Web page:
Cook the chicken for a couple of minutes, then add the roasted potatoes.
Now is the fun part. Stir the wok around and let it go on the stove for at least 10-15 minutes on medium low – medium in order to give the chicken time to cook in the sauce and the potatoes do lost their crispy exterior and absorb some sauce. Use this time to get a drink, or wash the chili off of your hands.
After it starts simmering again, squeeze half of a lime into the wok and keep simmering. Save the remaining lime half.
When the curry has reduced and has thickened up, so that sticks heavily to your spoon, then it’s done.
Garnish with a wedge of lime and serve! A dollop of Greek yogurt or raita would be delicious to help cool down the palate as well.
There’s a deep Indian-spiced, curry flavor to the dish, with an escalating heat from the Thai chilies—no bite though, rather it’s a kind of heat that rests on the back of your tongue. You also taste the warming flavors of curry, garam masala and ginger, as well as an earthiness from the roasted shallots.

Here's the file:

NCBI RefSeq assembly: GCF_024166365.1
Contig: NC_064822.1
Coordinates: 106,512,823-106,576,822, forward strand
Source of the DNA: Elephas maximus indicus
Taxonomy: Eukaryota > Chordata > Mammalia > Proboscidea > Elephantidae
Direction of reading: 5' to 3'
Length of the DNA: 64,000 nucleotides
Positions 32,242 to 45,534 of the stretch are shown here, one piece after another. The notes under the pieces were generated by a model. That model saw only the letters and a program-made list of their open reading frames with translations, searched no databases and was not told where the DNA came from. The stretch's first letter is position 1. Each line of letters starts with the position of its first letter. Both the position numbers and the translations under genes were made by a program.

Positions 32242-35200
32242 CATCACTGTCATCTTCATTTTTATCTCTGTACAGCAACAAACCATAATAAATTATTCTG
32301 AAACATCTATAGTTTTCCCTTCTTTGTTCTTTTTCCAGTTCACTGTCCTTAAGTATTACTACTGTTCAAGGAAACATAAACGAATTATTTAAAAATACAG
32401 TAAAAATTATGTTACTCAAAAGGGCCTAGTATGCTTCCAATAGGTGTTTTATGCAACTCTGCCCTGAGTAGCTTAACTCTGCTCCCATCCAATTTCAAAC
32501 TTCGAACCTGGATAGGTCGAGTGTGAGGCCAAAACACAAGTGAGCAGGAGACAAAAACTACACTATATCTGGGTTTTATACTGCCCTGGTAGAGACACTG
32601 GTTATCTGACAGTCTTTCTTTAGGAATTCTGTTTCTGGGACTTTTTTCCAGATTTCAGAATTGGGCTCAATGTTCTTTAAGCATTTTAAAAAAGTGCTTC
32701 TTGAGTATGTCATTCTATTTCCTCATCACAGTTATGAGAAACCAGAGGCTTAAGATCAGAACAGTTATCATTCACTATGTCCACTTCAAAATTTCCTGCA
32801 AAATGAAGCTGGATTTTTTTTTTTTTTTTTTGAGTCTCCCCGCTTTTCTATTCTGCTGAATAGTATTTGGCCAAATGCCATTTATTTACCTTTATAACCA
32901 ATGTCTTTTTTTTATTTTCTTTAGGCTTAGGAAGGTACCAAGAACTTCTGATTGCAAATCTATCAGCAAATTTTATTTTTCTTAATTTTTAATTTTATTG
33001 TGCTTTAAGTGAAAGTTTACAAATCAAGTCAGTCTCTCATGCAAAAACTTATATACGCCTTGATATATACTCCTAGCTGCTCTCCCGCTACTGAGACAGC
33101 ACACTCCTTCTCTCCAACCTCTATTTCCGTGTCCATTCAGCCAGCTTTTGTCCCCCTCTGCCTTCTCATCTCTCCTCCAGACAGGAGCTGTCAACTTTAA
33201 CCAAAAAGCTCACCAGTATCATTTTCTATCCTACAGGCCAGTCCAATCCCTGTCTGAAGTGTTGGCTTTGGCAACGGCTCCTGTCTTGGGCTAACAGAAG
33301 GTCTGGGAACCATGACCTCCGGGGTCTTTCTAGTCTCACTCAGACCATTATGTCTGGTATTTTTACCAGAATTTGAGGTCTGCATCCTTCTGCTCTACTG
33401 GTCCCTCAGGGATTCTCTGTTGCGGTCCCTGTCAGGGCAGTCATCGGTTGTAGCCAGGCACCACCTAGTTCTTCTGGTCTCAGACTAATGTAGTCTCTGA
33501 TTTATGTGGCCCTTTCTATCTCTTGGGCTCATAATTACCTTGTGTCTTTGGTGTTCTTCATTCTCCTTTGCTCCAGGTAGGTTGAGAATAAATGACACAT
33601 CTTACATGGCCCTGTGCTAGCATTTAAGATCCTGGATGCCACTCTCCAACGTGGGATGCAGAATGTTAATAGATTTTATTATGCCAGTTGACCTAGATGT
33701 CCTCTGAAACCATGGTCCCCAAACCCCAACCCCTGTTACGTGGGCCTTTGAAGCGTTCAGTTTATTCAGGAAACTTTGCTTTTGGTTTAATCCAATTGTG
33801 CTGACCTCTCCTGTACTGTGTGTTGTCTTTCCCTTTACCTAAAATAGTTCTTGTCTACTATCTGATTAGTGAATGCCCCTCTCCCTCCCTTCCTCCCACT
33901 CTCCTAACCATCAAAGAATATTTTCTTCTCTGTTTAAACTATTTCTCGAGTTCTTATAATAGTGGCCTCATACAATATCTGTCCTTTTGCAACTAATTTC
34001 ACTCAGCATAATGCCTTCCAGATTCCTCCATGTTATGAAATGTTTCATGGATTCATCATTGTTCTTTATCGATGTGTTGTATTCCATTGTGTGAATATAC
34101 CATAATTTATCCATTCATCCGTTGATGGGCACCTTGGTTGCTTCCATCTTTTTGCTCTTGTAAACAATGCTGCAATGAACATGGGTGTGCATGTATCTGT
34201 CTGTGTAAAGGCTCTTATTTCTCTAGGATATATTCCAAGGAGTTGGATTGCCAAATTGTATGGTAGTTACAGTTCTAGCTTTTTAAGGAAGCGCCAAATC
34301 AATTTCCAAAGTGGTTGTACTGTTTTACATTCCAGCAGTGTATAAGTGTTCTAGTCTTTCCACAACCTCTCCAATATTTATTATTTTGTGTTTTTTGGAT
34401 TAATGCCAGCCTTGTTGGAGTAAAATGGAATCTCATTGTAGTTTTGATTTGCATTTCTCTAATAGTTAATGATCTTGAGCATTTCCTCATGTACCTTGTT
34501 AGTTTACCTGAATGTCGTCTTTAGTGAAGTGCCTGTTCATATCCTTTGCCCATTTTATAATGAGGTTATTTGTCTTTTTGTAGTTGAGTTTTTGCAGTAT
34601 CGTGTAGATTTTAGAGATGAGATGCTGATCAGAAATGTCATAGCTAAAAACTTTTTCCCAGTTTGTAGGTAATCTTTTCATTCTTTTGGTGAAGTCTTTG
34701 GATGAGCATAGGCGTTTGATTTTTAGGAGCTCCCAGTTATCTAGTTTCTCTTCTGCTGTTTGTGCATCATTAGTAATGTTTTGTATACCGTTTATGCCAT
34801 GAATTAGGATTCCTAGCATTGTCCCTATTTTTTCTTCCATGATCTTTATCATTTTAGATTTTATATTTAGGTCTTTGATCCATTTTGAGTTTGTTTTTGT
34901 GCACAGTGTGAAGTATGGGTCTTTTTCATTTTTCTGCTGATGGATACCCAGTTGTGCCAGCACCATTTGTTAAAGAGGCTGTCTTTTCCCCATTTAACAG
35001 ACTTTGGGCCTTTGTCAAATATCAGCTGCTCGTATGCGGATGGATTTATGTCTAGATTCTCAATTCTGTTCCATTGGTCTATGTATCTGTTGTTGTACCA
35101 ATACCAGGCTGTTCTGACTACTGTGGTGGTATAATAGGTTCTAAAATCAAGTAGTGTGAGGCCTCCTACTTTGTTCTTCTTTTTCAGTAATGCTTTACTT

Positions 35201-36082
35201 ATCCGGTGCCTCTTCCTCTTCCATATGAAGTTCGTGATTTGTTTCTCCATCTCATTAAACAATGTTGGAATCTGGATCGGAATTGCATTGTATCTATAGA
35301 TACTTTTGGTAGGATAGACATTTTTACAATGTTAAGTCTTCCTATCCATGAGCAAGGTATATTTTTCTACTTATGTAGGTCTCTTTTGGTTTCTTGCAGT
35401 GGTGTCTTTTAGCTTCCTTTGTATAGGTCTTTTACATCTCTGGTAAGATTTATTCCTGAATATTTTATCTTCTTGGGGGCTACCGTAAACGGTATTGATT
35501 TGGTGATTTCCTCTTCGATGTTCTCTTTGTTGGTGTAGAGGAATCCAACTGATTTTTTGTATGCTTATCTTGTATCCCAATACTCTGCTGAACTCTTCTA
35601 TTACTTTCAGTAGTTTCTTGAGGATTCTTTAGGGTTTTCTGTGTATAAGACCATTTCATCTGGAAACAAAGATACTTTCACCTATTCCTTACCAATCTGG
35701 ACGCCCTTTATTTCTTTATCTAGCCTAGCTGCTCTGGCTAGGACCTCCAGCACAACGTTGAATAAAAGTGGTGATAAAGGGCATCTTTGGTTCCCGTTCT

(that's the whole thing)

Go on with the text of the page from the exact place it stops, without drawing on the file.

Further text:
The chicken almost braises in the curry sauce, and doesn’t get chewy while cooking in the sauce. The potatoes also have a great mouth feel; they absorb some of the sauce, and the starchiness of the potatoes helps thicken up the gravy. The lemongrass complements the lime throughout the dish, and gives it a subtle citrus flavor, which helps cut across the heaviness of the dish itself. The dried shrimp rehydrates in the marinade as well as the curry, and much of it melts. The leftover pieces become chewy and add a nice fishiness to round out the flavor profile. Rice or naan is a great vehicle to scoop up the thick curry sauce, although the dish is filling enough to eat on its own. It’s so good you may lick your plate clean!